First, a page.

Some companies issue debentures with a call option or put option, or both for redemption. The call option gives the company the right to purchase the debenture on or before the maturity date at a specific price. On the other hand, the put option provides the debenture holders with the right to sell back the debenture to the company at a specific price on or before the maturity period.
Debenture Redemption Reserve
The debenture redemption reserve is also known as a sinking fund. The company creates this fund by allocating some of its profits to redeem debentures at maturity and then allocating this amount to appropriate investments. As per the Indian Companies Act 1956, the companies that issue debentures must create this reserve account and maintain at least 25% of the debenture issue capital. Thus, the main objective of this reserve is to protect the interest of debenture holders.
Frequently Asked Questions
The companies issue debentures to the public to raise capital for their growth and expansions. The major advantage of this method is the cost of capital is less expensive, as the cost of issuing equity is higher than the cost of debt. Also, the company redeems after a long period of time. Thus, the company has adequate time to meet its obligations.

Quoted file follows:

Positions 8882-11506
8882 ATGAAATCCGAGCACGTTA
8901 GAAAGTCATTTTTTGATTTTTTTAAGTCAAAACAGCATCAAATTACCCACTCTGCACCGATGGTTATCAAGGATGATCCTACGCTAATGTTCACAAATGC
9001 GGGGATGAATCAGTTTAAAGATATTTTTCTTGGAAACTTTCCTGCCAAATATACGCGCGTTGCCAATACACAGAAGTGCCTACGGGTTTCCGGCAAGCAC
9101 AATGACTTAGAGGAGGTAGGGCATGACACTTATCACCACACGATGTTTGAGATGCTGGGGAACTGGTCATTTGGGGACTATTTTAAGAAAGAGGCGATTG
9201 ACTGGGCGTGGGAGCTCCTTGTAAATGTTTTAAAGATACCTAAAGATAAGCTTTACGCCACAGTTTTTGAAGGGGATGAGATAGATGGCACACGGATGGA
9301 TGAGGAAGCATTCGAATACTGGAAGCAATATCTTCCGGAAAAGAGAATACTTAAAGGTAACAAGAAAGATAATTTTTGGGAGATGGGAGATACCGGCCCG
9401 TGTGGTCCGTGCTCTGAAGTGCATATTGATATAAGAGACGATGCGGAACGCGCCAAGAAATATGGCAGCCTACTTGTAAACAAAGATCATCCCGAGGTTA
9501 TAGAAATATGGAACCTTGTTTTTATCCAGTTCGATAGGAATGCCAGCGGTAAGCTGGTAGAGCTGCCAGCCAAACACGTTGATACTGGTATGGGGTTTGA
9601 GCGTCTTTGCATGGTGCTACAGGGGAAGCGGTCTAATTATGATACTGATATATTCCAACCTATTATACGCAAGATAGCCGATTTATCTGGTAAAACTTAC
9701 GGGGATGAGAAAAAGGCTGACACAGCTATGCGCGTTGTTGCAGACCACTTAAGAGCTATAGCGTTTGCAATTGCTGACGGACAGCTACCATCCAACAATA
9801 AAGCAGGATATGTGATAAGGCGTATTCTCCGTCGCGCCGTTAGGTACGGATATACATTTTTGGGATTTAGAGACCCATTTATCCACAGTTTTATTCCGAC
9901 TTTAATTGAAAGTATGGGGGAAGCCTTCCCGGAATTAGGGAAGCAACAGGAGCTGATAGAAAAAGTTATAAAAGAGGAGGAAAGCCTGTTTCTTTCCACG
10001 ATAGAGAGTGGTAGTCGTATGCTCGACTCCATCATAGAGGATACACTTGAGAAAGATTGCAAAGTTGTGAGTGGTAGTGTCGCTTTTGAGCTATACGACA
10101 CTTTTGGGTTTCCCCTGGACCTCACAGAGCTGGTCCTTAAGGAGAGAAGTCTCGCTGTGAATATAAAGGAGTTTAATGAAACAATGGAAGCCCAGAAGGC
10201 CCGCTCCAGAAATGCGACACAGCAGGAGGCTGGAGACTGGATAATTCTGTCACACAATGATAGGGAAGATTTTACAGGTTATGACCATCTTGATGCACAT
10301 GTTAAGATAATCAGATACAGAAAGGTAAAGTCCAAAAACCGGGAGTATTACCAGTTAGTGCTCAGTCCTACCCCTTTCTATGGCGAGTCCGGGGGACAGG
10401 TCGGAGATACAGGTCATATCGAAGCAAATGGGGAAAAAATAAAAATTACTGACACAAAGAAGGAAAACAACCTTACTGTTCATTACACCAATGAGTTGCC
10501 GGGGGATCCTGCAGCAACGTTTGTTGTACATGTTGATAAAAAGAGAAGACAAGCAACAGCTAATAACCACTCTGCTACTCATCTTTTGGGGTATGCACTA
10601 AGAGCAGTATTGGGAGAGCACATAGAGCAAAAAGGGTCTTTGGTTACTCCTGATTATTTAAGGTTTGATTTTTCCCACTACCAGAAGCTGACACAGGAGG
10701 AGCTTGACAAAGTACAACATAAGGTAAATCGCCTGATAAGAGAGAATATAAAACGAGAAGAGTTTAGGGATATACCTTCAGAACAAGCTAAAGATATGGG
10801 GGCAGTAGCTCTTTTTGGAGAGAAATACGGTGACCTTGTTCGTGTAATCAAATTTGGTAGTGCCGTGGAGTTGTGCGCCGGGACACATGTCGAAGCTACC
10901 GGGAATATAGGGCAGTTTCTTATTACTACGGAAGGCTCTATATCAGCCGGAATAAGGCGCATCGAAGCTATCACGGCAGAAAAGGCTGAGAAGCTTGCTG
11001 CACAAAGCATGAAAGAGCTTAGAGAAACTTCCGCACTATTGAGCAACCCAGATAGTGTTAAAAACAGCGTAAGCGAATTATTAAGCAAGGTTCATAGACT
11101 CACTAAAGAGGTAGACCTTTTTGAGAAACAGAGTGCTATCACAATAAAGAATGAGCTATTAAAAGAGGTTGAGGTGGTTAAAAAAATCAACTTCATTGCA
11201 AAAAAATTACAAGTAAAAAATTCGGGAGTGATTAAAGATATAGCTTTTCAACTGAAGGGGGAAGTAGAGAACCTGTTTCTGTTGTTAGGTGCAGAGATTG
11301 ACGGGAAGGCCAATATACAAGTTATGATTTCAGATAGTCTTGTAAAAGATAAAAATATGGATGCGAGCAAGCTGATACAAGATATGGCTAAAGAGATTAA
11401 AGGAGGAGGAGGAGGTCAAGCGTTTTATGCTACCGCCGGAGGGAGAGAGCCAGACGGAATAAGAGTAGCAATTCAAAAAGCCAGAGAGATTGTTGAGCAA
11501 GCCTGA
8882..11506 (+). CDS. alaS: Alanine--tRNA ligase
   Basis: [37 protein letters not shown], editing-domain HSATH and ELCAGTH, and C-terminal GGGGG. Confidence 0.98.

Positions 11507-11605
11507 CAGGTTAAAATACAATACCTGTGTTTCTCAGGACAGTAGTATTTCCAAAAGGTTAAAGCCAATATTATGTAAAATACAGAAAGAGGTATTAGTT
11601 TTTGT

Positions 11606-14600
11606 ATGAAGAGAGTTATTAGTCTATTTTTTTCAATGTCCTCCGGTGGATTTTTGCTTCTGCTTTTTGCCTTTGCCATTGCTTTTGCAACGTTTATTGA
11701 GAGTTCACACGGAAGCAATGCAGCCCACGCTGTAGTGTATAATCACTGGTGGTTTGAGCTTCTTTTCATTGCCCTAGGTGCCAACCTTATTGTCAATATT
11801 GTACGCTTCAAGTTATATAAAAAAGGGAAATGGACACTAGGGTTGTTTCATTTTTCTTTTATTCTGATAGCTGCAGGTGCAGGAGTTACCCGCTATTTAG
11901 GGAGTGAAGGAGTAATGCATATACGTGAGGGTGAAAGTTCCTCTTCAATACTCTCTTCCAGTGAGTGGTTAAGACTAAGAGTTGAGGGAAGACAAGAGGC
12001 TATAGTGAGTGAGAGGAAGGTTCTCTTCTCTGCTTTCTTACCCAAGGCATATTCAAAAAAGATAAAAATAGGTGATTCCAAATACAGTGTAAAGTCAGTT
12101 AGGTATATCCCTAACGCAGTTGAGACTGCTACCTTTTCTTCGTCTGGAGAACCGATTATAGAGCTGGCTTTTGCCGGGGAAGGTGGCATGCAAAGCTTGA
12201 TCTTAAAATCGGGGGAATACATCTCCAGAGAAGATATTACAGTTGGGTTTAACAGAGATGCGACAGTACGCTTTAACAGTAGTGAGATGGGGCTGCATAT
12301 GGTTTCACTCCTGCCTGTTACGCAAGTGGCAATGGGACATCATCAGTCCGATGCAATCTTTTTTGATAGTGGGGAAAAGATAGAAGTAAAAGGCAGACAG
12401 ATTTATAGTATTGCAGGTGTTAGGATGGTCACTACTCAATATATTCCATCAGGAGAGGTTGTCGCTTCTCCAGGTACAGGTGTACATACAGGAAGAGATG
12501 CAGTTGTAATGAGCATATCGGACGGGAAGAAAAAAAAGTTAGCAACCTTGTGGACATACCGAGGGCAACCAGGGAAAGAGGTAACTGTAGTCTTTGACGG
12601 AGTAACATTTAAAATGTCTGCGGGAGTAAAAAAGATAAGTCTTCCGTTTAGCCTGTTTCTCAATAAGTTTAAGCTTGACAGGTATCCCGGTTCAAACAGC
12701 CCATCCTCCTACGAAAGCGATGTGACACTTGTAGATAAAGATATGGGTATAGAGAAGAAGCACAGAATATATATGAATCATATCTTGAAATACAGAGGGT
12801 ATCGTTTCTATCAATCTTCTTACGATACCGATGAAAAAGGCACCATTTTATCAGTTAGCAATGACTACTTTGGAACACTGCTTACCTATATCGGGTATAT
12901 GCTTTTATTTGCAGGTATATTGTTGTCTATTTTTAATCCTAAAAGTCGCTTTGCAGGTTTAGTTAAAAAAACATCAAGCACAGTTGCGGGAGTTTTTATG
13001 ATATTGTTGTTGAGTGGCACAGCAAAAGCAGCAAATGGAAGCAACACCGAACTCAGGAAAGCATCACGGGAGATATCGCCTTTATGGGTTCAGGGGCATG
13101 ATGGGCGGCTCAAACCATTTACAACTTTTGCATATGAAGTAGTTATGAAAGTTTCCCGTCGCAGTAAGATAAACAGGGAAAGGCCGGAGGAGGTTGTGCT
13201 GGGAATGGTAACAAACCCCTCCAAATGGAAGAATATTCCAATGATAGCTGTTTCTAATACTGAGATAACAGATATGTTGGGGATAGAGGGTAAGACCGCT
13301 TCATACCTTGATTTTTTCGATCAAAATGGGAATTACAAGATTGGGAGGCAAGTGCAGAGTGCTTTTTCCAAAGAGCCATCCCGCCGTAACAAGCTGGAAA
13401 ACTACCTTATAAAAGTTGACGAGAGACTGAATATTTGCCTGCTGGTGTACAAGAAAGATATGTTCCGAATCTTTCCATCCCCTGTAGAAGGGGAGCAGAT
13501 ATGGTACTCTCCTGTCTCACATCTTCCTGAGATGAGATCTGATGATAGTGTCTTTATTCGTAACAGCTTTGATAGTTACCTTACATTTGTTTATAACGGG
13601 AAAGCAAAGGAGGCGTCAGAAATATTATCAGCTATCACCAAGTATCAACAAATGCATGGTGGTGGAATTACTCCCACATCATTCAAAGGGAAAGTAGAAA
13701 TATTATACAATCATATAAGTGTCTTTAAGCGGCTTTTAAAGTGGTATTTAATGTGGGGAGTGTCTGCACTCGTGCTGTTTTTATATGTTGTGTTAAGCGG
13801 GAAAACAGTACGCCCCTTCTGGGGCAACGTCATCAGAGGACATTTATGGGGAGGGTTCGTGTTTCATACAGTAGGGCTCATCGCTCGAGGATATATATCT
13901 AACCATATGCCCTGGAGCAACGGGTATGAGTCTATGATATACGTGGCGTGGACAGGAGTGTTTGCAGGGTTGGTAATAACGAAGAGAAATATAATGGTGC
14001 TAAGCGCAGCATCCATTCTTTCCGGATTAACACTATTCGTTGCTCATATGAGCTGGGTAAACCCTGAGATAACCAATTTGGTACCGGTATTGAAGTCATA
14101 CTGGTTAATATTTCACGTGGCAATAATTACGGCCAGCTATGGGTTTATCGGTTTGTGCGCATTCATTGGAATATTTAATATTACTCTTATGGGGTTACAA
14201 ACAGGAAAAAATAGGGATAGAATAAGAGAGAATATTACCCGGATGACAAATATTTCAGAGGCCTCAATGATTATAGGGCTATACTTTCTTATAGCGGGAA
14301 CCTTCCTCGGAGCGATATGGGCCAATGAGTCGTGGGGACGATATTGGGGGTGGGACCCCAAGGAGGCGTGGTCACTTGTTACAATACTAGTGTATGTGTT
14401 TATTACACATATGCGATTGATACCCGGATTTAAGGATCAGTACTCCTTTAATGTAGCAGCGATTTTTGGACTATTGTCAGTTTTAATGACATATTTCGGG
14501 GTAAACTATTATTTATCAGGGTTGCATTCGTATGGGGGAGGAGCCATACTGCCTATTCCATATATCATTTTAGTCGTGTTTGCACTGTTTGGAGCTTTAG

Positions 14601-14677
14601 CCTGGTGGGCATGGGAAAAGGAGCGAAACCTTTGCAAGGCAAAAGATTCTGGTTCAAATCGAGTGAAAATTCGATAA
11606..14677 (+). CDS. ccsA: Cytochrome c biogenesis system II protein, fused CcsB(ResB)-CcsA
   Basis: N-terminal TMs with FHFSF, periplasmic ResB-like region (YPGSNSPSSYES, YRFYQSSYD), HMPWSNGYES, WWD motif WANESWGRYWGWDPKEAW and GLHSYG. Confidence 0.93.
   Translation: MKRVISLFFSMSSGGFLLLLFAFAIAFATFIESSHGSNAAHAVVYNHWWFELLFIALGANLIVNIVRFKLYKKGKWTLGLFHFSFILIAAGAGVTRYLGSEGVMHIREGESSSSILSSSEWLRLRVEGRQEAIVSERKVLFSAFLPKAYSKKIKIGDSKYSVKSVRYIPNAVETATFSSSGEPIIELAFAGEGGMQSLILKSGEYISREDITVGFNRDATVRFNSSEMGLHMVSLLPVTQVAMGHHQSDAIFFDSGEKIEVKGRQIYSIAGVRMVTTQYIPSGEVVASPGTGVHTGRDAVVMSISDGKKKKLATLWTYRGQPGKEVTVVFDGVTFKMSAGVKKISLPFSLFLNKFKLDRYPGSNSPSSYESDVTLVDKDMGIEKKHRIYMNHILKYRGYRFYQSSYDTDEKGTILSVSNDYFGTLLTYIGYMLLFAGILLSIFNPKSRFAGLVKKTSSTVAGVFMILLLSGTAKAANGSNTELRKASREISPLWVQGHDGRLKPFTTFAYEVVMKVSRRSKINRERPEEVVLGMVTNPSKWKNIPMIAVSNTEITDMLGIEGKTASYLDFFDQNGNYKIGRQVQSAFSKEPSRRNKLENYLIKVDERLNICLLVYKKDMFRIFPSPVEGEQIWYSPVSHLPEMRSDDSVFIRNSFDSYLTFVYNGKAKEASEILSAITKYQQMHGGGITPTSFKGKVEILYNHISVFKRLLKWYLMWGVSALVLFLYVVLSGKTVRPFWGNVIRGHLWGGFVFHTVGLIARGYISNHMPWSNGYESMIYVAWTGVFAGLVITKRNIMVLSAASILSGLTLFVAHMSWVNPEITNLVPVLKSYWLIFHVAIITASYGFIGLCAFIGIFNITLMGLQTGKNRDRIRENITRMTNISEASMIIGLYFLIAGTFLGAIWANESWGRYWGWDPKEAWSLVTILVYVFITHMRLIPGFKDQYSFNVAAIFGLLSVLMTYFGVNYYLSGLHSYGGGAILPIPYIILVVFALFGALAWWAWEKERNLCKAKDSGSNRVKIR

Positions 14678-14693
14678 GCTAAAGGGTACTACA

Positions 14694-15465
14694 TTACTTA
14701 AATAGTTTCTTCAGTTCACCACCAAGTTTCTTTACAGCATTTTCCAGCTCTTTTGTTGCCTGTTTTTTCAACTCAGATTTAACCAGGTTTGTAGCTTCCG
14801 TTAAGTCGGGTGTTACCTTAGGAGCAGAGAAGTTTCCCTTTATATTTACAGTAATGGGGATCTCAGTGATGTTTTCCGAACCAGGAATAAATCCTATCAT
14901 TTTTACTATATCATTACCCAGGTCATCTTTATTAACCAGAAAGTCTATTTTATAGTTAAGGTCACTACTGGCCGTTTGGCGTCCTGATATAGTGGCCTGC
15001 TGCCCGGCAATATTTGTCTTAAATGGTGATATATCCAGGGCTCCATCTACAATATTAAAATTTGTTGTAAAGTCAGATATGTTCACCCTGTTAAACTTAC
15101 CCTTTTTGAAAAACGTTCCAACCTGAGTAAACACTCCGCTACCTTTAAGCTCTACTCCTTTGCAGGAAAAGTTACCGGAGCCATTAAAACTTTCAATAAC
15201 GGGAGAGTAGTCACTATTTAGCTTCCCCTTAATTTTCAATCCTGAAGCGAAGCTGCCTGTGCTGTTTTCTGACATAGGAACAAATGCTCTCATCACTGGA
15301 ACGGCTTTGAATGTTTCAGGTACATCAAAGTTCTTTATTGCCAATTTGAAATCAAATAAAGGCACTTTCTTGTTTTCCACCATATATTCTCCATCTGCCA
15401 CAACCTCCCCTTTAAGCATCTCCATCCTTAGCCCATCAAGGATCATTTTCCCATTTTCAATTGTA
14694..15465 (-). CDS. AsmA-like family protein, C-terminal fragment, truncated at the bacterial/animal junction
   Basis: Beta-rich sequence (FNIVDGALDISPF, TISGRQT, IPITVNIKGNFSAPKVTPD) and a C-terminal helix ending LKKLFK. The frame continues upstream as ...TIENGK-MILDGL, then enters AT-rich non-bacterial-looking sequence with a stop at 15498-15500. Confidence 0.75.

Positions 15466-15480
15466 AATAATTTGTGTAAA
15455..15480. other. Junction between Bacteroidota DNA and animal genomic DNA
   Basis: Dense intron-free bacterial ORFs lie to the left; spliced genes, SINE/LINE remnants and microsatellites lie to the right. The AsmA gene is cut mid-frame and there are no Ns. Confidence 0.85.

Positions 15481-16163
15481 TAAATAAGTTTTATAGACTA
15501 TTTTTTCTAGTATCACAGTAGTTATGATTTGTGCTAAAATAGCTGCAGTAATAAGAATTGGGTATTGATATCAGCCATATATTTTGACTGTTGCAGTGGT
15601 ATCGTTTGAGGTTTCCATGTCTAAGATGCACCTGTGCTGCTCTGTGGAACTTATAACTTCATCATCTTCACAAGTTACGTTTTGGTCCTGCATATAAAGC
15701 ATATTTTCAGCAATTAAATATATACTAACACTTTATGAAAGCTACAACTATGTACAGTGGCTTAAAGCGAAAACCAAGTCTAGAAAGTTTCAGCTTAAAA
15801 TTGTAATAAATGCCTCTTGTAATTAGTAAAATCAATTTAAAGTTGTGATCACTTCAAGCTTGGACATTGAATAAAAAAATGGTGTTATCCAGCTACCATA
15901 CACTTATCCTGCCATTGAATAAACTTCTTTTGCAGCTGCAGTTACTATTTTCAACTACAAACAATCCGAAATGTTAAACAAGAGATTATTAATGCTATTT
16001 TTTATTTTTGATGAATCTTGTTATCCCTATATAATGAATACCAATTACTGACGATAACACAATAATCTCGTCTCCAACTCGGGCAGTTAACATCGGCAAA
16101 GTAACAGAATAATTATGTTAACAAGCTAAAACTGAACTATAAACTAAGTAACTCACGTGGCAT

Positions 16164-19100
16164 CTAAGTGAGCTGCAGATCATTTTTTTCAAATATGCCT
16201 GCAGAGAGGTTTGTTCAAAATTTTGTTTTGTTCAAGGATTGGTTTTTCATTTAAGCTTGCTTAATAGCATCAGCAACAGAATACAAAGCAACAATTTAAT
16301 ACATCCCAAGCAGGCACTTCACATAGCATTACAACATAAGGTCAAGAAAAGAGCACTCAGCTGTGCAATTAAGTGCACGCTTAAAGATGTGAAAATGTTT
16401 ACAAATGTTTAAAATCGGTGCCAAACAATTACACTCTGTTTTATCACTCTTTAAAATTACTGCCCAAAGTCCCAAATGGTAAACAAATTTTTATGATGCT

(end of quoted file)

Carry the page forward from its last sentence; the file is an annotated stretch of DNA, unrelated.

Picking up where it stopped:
The common methods for the redemption of debentures are payment in a lump sum or issuing convertible debentures (converting debentures to equity shares)
A Debenture Redemption Reserve (DRR) is a fund that companies build to protect investors’ interests. As per the Companies Act 1956, the company has to maintain 25% of the outstanding debenture capital in this account.
Yes, the DRR corpus can be invested in notified securities to earn profit or interest. Also, the income generated from this investment shall be included in the DRR and utilized for the redemption of debentures.
The company has to transfer the excess DRR after the redemption of debentures to the capital reserve account.
Usually, the tenure does not exceed ten years from the date of issue. However, in special cases (funding big infra projects), the tenure extends up to 30 years.
- Redeemable Debentures
- Irredeemable Debentures
- Non Convertible Debentures
- Shares vs Debentures
- Fully Convertible Debentures
- Partially Convertible Debentures
- Bonds vs Debentures